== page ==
search.noResults

search.searching

note.createNoteMessage

search.noResults

search.searching

orderForm.title

orderForm.productCode
orderForm.description
orderForm.quantity
orderForm.itemPrice
orderForm.price
orderForm.totalPrice
orderForm.deliveryDetails.billingAddress
orderForm.deliveryDetails.deliveryAddress
orderForm.noItems
BUILDING FABRIC & EXTERIORS


Choosing any heating solution is invariably closely geared to meeting Building Regulations


The overriding commonality between wet and electric UFH systems lies in the controls and considerable research and development in this area has benefited both systems. Importantly, this has made UFH even more efficient as it allows systems to operate only when needed and to the exact level of heat output required. Wireless systems offer further flexibility and can link to building management systems with touch screen control or even control from a mobile


phone. Wet and electric UFH systems may be linked to operate through a single controller. Consequently, complementary wet and electric UFH systems may be installed in a single building. This allows for the highest levels of user comfort while achieving exceptional energy efficiency. For example, in tiled areas, an electric system may be installed to take the chill off the floor in the summer without the need to fire up a boiler or heat pump. Meanwhile,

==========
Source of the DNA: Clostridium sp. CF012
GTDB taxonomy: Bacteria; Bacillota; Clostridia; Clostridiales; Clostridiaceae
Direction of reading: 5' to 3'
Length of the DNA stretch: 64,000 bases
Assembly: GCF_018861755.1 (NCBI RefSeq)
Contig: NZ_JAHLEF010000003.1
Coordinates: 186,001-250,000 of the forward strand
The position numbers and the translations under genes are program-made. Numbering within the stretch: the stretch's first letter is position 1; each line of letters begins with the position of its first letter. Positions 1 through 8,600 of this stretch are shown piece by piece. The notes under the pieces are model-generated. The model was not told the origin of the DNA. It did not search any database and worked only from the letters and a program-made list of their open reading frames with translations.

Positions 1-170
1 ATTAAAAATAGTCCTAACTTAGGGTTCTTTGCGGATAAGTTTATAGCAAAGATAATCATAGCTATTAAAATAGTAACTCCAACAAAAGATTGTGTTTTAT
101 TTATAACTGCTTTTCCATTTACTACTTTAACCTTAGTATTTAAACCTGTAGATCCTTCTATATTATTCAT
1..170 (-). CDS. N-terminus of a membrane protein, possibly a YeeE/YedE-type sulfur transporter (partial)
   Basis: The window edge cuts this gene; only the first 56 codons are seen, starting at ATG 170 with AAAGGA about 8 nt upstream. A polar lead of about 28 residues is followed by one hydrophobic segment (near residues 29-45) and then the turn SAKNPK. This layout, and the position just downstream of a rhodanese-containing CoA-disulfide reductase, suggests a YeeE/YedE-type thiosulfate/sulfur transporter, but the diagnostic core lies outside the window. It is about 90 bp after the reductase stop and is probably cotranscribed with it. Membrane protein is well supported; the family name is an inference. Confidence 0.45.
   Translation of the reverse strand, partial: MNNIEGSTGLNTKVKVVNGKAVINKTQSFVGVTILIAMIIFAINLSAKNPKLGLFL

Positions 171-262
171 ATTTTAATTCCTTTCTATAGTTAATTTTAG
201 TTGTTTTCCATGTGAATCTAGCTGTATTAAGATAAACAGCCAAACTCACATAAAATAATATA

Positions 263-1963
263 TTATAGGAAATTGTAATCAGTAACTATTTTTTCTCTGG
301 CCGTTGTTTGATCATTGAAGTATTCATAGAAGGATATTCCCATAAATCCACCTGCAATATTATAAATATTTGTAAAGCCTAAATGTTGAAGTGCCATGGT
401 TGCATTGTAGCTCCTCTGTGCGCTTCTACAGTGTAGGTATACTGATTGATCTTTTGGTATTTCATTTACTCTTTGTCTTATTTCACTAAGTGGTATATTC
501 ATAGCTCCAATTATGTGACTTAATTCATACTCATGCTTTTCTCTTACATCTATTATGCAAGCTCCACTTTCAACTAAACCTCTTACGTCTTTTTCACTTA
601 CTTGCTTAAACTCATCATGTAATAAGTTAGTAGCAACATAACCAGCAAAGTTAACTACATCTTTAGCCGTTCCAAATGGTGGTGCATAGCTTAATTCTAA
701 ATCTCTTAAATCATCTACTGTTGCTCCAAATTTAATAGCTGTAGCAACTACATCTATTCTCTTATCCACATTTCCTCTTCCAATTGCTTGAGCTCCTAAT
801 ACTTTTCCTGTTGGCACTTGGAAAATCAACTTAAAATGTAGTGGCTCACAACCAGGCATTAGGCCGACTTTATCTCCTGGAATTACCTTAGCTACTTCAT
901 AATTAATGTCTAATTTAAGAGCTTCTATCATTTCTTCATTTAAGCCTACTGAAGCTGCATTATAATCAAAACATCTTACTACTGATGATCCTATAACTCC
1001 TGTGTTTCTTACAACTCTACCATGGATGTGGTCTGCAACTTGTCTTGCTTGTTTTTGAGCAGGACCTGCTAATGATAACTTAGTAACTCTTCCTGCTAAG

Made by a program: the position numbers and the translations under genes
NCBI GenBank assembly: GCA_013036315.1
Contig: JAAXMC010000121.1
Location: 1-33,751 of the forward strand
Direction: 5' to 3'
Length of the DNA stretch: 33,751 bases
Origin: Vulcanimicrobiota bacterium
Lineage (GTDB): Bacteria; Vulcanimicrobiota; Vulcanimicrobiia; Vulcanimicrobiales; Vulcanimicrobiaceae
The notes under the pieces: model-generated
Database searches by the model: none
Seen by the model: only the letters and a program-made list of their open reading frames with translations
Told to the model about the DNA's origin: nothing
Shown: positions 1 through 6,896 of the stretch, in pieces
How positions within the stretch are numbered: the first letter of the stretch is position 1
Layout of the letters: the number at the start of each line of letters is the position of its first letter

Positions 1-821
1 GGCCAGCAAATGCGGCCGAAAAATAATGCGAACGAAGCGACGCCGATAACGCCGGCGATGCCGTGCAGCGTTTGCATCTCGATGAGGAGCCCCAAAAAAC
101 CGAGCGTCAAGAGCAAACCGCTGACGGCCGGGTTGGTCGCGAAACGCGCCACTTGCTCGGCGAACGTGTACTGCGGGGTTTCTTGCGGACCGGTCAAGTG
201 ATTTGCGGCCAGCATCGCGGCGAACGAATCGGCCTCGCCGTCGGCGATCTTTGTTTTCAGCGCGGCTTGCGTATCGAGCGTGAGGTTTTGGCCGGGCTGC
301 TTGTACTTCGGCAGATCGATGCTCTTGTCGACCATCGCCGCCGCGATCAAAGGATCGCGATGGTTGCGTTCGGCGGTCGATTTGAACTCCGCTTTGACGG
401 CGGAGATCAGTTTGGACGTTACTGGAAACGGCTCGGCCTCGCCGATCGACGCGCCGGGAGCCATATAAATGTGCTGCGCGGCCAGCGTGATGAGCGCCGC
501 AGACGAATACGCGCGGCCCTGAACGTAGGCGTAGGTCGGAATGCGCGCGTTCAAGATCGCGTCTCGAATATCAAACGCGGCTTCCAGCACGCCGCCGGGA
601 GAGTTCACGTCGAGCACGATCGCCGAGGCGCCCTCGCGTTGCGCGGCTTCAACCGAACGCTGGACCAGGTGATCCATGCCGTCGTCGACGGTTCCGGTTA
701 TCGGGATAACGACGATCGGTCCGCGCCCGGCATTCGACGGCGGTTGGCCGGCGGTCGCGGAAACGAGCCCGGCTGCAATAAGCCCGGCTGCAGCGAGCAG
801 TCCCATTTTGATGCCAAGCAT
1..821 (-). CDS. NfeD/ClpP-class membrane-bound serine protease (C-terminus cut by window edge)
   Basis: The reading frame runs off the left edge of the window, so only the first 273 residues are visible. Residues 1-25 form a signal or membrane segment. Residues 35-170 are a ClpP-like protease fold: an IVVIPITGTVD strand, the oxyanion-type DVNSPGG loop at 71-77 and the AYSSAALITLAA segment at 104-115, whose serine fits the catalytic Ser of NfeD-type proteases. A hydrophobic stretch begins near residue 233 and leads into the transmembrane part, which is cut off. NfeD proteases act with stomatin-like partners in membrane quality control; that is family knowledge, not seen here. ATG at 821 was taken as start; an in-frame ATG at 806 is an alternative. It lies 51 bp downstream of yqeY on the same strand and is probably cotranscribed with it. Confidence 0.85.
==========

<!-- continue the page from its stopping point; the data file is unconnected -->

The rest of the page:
a wet system is installed in those areas where heating is only required during colder periods. On occasions, the two systems are combined to an even greater degree with heating pipes laid into the screed while cable mats are laid above to achieve the ultimate in energy efficiency and comfort.


When it comes to answering the question of ‘which is better’, wet and electric UFH systems have almost equal merit, and it is very much a case of horses for courses.


Steven Rooney is sales director of Gaia Climate Solutions


46 www.sbhonline.co.uk


january/february 2018


Page 1  |  Page 2  |  Page 3  |  Page 4  |  Page 5  |  Page 6  |  Page 7  |  Page 8  |  Page 9  |  Page 10  |  Page 11  |  Page 12  |  Page 13  |  Page 14  |  Page 15  |  Page 16  |  Page 17  |  Page 18  |  Page 19  |  Page 20  |  Page 21  |  Page 22  |  Page 23  |  Page 24  |  Page 25  |  Page 26  |  Page 27  |  Page 28  |  Page 29  |  Page 30  |  Page 31  |  Page 32  |  Page 33  |  Page 34  |  Page 35  |  Page 36  |  Page 37  |  Page 38  |  Page 39  |  Page 40  |  Page 41  |  Page 42  |  Page 43  |  Page 44  |  Page 45  |  Page 46  |  Page 47  |  Page 48  |  Page 49  |  Page 50  |  Page 51  |  Page 52  |  Page 53  |  Page 54  |  Page 55  |  Page 56  |  Page 57  |  Page 58  |  Page 59  |  Page 60